button Here are some key ideas and overarching principles of the CCSS in ELA and Literacy:

  1. The need for greater text complexity throughout the K-12 system.
  2. Literacy should be owned by all disciplines.
  3. Writing is a seminal skill, primary not secondary.
  4. Students should write routinely for a variety of purposes and audiences and in concert with analysis and evaluation of complex texts, fostering the creation of flexible, fluent and rhetorically agile writers.
  5. Students will use digital resources with facility to create and present in oral and written form.
  6. Collaboration is highly valued, as it is in college and career.
  7. Research and research skills are highly valued as a key component in the creation and presentation of material in written and oral form.
  8. Creation, the highest level of cognitive complexity, is emphasized as this mirrors real world in career and college.

These short videos from the Hunt Institute Video offer short vignettes expanding on key features of the CCSS, all created by writers of the CCSS.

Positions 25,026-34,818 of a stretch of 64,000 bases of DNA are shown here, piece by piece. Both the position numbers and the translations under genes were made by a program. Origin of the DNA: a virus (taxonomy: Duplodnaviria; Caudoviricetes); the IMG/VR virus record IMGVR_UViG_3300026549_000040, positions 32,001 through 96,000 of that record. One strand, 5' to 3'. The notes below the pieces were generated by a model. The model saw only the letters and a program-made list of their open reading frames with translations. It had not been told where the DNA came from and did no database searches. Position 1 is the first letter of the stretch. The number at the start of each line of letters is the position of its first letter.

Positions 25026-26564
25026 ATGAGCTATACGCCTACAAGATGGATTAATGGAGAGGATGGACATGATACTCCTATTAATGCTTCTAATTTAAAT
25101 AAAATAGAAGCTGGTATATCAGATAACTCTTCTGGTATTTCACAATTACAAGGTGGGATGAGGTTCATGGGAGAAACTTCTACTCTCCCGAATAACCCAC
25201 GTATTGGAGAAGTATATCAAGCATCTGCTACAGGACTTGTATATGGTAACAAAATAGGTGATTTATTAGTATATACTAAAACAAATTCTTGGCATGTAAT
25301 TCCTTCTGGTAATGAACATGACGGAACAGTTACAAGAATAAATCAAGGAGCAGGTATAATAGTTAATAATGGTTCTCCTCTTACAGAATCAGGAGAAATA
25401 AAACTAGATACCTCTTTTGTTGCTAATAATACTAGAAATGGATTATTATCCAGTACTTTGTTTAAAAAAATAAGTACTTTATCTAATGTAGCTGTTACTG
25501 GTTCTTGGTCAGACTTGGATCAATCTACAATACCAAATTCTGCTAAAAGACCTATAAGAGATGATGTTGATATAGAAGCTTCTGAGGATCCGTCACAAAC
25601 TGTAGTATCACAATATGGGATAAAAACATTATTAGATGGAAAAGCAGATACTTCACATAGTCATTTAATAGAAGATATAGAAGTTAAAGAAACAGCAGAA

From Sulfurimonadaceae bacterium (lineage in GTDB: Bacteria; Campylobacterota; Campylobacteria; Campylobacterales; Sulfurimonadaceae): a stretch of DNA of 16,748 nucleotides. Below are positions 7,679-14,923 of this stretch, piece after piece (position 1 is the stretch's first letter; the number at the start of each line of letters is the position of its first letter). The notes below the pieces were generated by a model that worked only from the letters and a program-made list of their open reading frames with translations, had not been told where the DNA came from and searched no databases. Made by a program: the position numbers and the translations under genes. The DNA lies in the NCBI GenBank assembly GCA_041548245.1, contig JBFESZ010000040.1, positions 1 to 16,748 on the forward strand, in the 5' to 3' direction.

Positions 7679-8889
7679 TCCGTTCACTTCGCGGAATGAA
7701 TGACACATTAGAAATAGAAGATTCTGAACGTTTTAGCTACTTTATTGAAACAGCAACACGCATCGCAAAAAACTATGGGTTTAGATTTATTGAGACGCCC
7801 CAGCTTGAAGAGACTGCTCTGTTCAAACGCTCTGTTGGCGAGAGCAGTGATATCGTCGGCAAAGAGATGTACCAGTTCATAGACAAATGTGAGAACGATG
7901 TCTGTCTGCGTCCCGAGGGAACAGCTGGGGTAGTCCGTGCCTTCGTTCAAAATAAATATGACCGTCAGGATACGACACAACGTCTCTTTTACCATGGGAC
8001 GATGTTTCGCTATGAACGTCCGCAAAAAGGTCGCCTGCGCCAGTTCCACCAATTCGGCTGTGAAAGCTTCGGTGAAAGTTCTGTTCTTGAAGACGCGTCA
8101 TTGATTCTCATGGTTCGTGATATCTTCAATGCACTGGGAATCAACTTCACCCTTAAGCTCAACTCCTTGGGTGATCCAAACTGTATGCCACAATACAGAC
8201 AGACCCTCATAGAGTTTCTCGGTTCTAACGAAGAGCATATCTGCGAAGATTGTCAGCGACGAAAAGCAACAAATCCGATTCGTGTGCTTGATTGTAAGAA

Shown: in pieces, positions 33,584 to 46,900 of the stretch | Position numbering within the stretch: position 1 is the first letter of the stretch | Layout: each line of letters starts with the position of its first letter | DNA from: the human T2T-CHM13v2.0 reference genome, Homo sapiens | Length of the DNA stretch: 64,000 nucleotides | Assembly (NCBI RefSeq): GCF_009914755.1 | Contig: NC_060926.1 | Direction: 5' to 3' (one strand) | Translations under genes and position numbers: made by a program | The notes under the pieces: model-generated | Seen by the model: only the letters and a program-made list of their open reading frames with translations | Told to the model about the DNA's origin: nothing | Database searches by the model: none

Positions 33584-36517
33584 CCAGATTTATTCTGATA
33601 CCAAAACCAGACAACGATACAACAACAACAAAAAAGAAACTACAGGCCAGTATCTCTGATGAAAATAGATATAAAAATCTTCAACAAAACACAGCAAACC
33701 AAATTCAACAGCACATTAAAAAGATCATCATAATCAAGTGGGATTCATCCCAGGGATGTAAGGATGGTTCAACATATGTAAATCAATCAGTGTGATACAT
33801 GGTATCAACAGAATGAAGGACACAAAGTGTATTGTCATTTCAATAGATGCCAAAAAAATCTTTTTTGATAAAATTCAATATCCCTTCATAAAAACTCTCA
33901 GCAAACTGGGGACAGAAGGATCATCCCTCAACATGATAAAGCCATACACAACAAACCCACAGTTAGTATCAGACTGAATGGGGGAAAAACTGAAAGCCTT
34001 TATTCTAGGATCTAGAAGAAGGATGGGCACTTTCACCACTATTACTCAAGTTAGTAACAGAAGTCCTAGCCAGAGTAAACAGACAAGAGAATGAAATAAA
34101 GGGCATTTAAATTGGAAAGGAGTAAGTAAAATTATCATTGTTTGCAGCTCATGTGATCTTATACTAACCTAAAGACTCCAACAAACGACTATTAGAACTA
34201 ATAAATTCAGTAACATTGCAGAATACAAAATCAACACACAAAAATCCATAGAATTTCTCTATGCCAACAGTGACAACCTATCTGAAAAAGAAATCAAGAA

Videos highlighting the key elements of the CCSS can be found at the engageNY website Link.

This PDF Icon brief document highlights key features of the CCSS, including the integrated, progressive nature of the standards in asking for increasing depth and complexity at each grade level.

Basic Structure of the Standards

The CCSS for English Language Arts and Literacy in History/Social Studies, Science and Technical Subjects is broken into 5 strands: reading, writing, speaking and listening, and language. In each strand there are overarching College and Career Ready Standards that hold for each grade level. Additionally, there are delineated grade specific expectation by grade for each college and career ready standard. For example, standard 9 in the writing strand reads draw evidence from literary or informational text to support analysis, reflection, and research.